E-mail letters, July 22, 2010

CLEAR Act will help
protect Colorado lands

In response to the drilling disaster in the Gulf of Mexico, Congress is preparing to pass the Consolidated Land, Energy and Aquatic Resources Act, H.R. 3534, known as the CLEAR Act. Unfortunately the onshore-drilling part of the act is currently in danger of being left out of the act. If kept in, it will be to the benefit of Colorado’s natural environment.

Among the benefits of CLEAR are: Mandatory best management practices (safe drilling); elimination of categorical wxclusions (loopholes that allow drilling companies to ignore environmental regulations, which has been a problem with BLM’s regulation of drilling on the Roan Plateau); several important protections for taxpayers so that we don’t have to help pay for cleaning up spills and other accidents; protection of critical wildlife habitat; disclosure of chemicals used in drilling (so water users will know what to test for).

Full and permanent funding of the Land and Water Conservation Fund is also part of the act. Money for this fund comes from offshore drilling, and has been of benefit to Colorado’s public lands, but Congress has not always maintained the fund.

Passage of CLEAR, and especially restoration of the onshore provisions, will help Colorado protect its environment. As of this writing, Congressman John Salazar has not endorsed CLEAR. The legislation is said to be on a fast track, so if you care about this, please let him and our other members of Congress know about it soon.
John Trammell
Grand Junction

Global warmists want us
to bet all on limited data

All the global warming scientists have going for them is melting ice and a rising temperature trend. As those who have invested in the stock market have found out the hard way, all trends change up and down and there’s no way to predict what they it will do tomorrow, a year from now, or 10 years from now.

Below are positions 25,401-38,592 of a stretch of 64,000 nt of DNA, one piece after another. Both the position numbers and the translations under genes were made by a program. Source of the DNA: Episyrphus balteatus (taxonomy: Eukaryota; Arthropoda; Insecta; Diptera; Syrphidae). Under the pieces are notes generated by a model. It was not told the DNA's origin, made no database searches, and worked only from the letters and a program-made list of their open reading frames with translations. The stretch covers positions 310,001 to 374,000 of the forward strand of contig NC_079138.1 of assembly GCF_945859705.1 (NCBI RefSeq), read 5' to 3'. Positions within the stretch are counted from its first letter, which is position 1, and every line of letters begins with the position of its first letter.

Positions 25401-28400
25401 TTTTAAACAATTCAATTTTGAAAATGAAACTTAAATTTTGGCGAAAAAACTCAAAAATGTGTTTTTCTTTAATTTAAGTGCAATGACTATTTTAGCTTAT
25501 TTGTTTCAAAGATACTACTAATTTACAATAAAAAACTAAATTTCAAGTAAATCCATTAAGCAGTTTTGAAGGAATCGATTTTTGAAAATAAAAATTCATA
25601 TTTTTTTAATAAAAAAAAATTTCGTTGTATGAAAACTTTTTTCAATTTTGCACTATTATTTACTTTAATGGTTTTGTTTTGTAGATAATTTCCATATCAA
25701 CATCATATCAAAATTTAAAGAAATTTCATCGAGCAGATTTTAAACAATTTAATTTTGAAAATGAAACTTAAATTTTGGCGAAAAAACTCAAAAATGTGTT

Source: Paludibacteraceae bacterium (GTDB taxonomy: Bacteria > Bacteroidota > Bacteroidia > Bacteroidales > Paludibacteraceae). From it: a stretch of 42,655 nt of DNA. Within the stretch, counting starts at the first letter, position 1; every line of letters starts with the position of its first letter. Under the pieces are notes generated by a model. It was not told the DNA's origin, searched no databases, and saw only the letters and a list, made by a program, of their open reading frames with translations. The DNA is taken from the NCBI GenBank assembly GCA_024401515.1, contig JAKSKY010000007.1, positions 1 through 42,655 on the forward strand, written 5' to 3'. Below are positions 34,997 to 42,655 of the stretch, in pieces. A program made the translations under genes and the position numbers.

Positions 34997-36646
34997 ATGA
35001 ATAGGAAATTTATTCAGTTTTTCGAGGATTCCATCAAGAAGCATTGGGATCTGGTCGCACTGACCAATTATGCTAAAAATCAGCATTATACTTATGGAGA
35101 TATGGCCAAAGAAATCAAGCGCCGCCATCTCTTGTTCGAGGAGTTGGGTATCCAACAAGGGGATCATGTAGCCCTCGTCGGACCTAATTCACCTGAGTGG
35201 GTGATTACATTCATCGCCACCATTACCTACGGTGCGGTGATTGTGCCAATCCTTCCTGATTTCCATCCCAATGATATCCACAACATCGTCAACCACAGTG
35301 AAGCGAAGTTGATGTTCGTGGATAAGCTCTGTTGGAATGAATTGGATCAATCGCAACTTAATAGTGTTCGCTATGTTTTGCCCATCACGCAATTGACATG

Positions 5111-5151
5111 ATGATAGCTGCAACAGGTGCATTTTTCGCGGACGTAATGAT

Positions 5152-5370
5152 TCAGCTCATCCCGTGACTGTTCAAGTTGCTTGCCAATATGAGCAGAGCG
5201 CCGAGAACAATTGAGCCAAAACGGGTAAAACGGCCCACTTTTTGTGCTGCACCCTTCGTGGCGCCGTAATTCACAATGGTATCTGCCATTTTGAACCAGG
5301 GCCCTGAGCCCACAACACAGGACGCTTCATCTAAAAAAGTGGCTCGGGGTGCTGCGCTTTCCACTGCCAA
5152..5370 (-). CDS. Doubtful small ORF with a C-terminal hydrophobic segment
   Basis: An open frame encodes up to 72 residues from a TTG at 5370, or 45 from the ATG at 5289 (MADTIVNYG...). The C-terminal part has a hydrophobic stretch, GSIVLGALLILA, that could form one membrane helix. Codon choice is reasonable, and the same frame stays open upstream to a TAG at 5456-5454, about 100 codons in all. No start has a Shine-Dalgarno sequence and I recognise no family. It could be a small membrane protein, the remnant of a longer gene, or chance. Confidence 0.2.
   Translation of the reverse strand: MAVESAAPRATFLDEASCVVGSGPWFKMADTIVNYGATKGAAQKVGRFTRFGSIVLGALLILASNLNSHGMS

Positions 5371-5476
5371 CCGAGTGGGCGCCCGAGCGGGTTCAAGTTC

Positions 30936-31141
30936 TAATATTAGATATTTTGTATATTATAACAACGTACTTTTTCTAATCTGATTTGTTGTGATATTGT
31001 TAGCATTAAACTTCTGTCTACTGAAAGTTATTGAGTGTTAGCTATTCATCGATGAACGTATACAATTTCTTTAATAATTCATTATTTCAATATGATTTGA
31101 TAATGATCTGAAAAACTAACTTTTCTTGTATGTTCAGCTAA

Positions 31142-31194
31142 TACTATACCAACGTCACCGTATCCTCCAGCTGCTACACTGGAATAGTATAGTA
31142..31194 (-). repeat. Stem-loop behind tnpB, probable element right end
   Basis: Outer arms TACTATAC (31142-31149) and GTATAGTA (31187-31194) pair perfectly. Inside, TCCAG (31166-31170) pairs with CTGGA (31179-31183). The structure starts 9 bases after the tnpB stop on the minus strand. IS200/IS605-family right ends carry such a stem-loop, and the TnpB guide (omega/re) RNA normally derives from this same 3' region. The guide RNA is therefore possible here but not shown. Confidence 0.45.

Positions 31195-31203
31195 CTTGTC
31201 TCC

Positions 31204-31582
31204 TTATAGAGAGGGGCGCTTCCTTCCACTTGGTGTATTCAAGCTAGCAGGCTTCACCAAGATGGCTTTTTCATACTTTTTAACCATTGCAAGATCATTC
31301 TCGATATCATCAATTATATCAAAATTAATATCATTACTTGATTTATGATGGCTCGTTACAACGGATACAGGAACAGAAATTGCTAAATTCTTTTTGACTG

Race horses are also picked by past performance records and, as we all know, no matter how many scientific charts are made, and how much effort is put into figuring out all 24 measurable variables, the odds-on favorite still only wins 1/3 of the time.

What it all comes down to is global warming scientists expect us to bet our lifestyle on only TWO conventional measurable variables (melting ice and a rising temperature trend). All the other data is theoretical. 

No thanks. If I bet on anything, it’ll be the Yankees. If I lose, it’s only 10 bucks.
Richard L Stover
Grand Junction

Money paid to McInnis
may be more serious issue

Much has been written recently about the plagiarism by Scott McInnis. But besides the cowardly nature of such conduct, the real issue here, and one I do not see much furor over, is the payment for the plagiarized articles.

He received $300,000 for some articles on water? Come on folks, this smells suspiciously like a
thinly veiled attempt to circumvent campaign contribution laws. Let’s follow that money and see where it leads.
Steve Traudt
Grand Junction

Blaming someone else
in not ‘full responsibility’

I’m an Independent. I vote for the person not the party! What I see with Scott McInnis is this: When you mess up in your campaign come clean and take FULL responsibility!

What speaks volumes in this situation is not what he said but what he did. He says he’s taking full responsibility but he brings up the gentleman who did the research and blames him in the same breath. This shows me McInnis wouldn’t take full responsibility, only to put someone else at fault.

The man took $300,000 for something he didn’t take the time to even check well enough to find the mistake before he sent it in. This is not a man of integrity. This is a man who will say anything
to save his job.

I’m tired of politicians who talk out of the side of their mouths just to be elected. I want true and moral people in office, not ones who will put someone else out to dry to serve their own gain. That is not honorable for any reason!
Terri Vandertook
Grand Junction



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